They are the most cautious (against COVID) of all the breweries we visited here.  The owner said they are not serving from taps to reduce the amount of contact with the public.  So, they canned all their beer and serve it only in cans.  The owner/server dipped the can in a bowl of sanitizer water before giving it to George.  George had a porter that he liked; I had a delicious glass of water

On to our last one – Cranky Sam Brewery.  We were very very pleasantly surprised.  It is the newest one in town, located right downtown. 

When they were building the brewery last year, they discussed relics that showed this area used to be a Chinatown.  Cranky Sam, for whom the brewery was named, was a big opium dealer who had a business here. The bartender (the owner’s son) said they had a lot of history on Cranky Sam because he had been in jail quite often and there were good records about him. 

And, other relics showing that it used to be the Red Light district.  This picture was found behind walls of bricks.  George tried a beer named after her – Hidden Lady IPA.

Back at the RV park, George helped a neighbor with his trailer hitch while I prepped dinner and tried to figure out where to store all the veg we bought today!

DINNER:  Shrimp risotto.  I made a traditional risotto – with arborio rice, white wine, and warm broth.  Instead of adding parmesan, I used feta cheese.  We had bought some whole feta in brine.  I substituted some of the brine to use instead of broth.  I had to be cautious as the brine is so salty.  I served the risotto with shrimp that George grilled on the propane grill.  Side was some of the oyster mushrooms, sauted in wine and butter.  Another side was snow peas that we had bought today at the market.  A nice chardonnay was a great pairing.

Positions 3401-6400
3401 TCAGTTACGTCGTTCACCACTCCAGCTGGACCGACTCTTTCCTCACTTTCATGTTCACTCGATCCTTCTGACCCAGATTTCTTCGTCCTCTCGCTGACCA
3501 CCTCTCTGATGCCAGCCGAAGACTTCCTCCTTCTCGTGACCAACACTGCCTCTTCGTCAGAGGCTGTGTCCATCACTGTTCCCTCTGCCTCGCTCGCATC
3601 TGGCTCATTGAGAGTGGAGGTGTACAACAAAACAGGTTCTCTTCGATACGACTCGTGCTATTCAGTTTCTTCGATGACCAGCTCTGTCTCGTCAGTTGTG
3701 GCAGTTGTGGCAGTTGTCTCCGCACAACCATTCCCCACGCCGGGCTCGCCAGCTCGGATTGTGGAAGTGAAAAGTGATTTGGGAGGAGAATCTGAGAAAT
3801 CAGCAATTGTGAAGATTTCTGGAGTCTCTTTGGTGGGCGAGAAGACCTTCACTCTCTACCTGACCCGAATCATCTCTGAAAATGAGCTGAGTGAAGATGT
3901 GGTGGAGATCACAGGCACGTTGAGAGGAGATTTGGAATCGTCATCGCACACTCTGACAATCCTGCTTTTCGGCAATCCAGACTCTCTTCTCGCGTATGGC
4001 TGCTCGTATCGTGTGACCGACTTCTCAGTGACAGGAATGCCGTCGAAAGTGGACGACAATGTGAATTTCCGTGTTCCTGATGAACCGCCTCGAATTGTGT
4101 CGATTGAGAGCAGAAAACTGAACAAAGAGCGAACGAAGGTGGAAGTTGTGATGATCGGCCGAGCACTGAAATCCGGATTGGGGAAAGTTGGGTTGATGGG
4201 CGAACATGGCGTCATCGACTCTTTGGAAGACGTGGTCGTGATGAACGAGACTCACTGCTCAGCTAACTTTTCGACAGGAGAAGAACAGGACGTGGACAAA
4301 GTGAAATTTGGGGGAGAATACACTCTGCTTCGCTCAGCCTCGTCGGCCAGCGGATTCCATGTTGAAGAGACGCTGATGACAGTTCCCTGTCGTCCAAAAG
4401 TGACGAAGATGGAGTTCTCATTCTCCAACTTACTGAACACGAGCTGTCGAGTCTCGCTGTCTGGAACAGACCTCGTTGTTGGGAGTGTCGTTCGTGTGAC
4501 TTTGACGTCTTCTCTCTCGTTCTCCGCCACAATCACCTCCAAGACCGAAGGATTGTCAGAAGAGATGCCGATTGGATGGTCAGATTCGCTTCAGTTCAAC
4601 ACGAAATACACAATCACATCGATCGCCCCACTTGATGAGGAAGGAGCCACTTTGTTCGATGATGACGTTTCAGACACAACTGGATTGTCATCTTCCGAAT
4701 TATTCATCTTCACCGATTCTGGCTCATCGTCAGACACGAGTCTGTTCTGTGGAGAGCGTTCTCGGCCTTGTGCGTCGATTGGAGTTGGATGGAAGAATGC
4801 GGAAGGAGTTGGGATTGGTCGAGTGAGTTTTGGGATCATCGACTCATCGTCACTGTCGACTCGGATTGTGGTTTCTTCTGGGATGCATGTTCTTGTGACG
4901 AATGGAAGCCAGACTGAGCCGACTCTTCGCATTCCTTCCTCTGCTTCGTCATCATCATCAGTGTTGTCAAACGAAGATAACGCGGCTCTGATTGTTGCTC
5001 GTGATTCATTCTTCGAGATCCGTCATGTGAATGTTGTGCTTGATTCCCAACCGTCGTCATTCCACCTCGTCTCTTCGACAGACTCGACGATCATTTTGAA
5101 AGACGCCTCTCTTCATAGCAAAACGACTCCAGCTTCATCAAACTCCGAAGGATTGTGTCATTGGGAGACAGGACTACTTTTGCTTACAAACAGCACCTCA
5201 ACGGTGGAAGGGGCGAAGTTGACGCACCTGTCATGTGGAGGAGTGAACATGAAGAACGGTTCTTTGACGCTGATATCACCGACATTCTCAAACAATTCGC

Working hard….hiking and conquering Missoula’s 11 breweries!

LOCATION:  Missoula, Montana
CAMPGROUND:  Jim and Mary’s RV Park
WEATHER:  Beautiful in the AM;  Hot in PM – up to 109!

We drove to the other side of Missoula to an area called Pattee Canyon for today’s hike.  It was a beautiful, clean forest.  The trail is categorized as “moderate” to which I would agree.  However, my guidebook said it was 2.9 miles, and it turned out to be a 6-mile loop! 

At several points, we thought we were lost.  When we started, the sunshine felt good; by the end we were seeking shade.  We finally found our car at 1:45, so we ended up with a late brewery lunch.  Number 8 on our list was Kettlehouse Brewery.  It did not serve food, so I went around the corner and bought some tacos from a food truck.   Kettlehouse is a bit of a dive.  They have their beer barrels lined up at the bar to prevent people from standing at the bar (due to Covid).  Locals poured in bringing their growlers for refills. 

We enjoyed watching and listening to the people who live in this hip part of town.

Then, we went around the block to brewery #9, Gild.  What a contrast!  It is quite swanky – a Parisian bistro feel, with their own beer.  George had a small stout for $2.50 and as designated driver, I had water.   A nice, inexpensive treat!

This area is proudly hip….and calls itself Hip Strip.

As we were taking that photo, this strange guy came along.  George, never shy, struck up a conversation with him….

DINNER:  Leftover meatballs.  I sauted onions and mushrooms, and added some wine to make a bit of a sauce.  I warmed the meatballs in that sauce.  Sides were slices of a baguette I bought today, when we happened upon a French bakery.  Yum!  Another side was salad…..made with cabbage, of course, since that head doesn’t seem to shrink in my refrigerator.

Speaking of my meatballs…..I am a member of Gourmet Camping Facebook group.  Today, my photo was selected as their featured photo.  I am happy!